The current evidence for corticosteroid treatment in DMD is largely from short-term data from randomised control trials; long-term data, particularly on prolongation of ambulation, are limited [26]. Our study shows that corticosteroids are advantageous for all major clinical outcomes. Patients taking corticosteroids retain ambulation status for longer, have scoliosis surgery less frequently, require ventilatory support later in life, and have a lower incidence of cardiomyopathy (in patients ≥20 years). While the mechanism underlying this advantage is still not completely understood, it is thought that corticosteroids may act to reduce the rate of muscle breakdown [27], and may reduce muscle necrosis and inflammation [28]. However, not all immunosuppressive or anti-inflammatory drugs have an effect on DMD, suggesting immunosuppression is not the only function of corticosteroids [29]. Alternative possible mechanisms of action are through increasing the number of muscle precursor cells [30, 31].

While advantages of corticosteroids are clear in terms of ambulation, their impact on skeletal defects, ventilation or cardiomyopathy has been controversial so far. Retrospective studies in Japanese DMD patients using the Remudy patient registry have shown patients using prednisolone lose ambulation on average 11 months later than their non-steroid treated counterparts [32]. Our results confirm the profound effect of corticosteroid treatment on ambulation, scoliosis surgery, ventilatory support and, to a lesser extent, cardiomyopathy [33]. Patients not treated with corticosteroids have a 90% probability of developing a clinically significant progressive scoliosis [34]. Daily corticosteroid use has been shown to reduce the incidence of scoliosis [35, 36]. Our data show that patients currently taking corticosteroids are less likely to have had scoliosis surgery. Furthermore, our data show that patients currently taking corticosteroids are less likely to require ventilatory support.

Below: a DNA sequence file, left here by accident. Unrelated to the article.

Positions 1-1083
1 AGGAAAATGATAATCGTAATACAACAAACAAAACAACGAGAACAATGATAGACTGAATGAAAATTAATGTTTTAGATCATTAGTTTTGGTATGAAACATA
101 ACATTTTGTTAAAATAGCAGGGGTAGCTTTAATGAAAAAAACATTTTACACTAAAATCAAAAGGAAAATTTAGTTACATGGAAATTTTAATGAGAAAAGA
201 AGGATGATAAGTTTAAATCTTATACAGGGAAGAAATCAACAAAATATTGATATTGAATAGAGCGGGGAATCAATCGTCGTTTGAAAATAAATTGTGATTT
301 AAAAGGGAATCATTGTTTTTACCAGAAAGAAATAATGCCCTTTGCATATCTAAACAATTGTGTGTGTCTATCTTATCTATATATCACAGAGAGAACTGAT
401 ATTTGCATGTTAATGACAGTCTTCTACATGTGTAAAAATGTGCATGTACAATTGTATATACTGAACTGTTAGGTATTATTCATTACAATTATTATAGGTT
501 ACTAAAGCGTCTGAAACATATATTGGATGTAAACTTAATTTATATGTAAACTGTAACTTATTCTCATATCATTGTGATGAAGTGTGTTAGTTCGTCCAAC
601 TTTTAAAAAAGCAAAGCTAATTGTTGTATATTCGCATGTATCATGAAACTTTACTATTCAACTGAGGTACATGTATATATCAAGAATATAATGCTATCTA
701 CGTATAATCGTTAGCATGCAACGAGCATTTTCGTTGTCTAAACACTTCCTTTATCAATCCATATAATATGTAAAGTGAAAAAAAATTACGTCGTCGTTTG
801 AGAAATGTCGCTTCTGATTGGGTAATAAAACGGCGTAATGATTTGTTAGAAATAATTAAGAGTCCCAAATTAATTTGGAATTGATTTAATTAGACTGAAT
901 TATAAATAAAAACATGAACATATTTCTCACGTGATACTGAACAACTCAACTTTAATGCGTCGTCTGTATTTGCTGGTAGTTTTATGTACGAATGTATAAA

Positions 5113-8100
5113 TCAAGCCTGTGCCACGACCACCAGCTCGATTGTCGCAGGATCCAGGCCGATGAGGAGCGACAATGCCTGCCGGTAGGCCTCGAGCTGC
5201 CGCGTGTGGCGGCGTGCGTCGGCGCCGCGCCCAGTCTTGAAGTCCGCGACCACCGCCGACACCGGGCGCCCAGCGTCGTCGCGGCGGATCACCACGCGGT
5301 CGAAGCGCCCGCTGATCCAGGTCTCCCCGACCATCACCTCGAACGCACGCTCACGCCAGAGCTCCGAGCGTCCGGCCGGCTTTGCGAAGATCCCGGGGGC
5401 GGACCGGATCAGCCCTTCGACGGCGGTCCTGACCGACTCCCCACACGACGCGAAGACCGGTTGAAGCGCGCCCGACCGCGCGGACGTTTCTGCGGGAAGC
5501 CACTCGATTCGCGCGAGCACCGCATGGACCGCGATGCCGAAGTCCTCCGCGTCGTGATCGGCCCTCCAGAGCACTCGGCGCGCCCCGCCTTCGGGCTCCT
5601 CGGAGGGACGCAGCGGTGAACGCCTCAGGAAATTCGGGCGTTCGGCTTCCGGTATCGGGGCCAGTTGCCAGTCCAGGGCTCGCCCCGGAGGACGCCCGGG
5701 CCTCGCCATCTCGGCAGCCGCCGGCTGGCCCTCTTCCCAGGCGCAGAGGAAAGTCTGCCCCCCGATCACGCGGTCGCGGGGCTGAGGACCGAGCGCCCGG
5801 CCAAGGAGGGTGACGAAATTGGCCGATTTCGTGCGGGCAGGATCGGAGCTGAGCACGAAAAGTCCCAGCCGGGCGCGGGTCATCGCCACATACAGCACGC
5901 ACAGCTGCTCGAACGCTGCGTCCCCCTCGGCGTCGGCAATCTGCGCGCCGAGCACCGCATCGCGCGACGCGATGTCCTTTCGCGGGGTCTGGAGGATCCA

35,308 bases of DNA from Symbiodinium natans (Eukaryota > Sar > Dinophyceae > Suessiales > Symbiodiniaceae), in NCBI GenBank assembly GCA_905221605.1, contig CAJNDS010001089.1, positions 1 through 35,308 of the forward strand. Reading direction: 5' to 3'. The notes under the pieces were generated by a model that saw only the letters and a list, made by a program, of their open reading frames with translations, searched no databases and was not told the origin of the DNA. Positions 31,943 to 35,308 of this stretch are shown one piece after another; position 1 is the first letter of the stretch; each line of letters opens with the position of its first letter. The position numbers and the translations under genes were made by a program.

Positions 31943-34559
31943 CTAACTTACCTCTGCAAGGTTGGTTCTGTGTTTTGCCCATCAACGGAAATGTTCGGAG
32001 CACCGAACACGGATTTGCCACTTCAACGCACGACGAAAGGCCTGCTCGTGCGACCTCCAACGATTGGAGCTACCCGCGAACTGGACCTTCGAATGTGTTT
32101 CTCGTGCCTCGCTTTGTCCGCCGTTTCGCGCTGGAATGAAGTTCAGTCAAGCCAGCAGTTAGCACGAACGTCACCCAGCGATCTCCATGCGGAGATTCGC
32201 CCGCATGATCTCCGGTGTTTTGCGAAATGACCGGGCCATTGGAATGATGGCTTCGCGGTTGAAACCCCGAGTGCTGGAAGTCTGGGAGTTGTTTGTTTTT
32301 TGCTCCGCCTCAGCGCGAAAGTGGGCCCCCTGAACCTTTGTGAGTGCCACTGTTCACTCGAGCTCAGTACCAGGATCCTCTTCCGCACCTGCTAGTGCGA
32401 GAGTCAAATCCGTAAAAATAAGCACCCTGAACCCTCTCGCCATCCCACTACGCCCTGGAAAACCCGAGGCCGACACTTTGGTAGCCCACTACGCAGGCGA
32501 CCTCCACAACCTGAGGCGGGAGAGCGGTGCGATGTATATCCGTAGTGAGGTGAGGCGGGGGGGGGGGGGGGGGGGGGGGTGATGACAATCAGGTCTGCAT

There have been previous concerns that, due to preserved skeletal muscle function and thus increased stress on a vulnerable myocardium, corticosteroids may worsen cardiomyopathy in DMD [37]. In our cohort, no negative effects of the use of corticosteroids on the heart were observed. Moreover, in the cohort of patients aged ≥20 years a cardioprotective effect was observed.

Corticosteroids tend to be initially prescribed in patients around age 4–6 years and discontinued at or shortly after permanent wheelchair dependence. We acknowledge this as a limitation of our study analysis since some patients will have stopped taking corticosteroids once they have permanently lost ambulation and were therefore considered “past steroid users” in our study. In this group, patients with unfavourable genotypes, lack of response to corticosteroids or intolerable side effects may be overrepresented. In general, our analysis in the older DMD population may be biased towards favourable outcomes, as –based on voluntary registration of living individuals – deceased patients are not included. This may be reflected in a lower than expected percentage of scoliosis surgery, cardiomyopathy and ventilation in patients aged ≥20 years.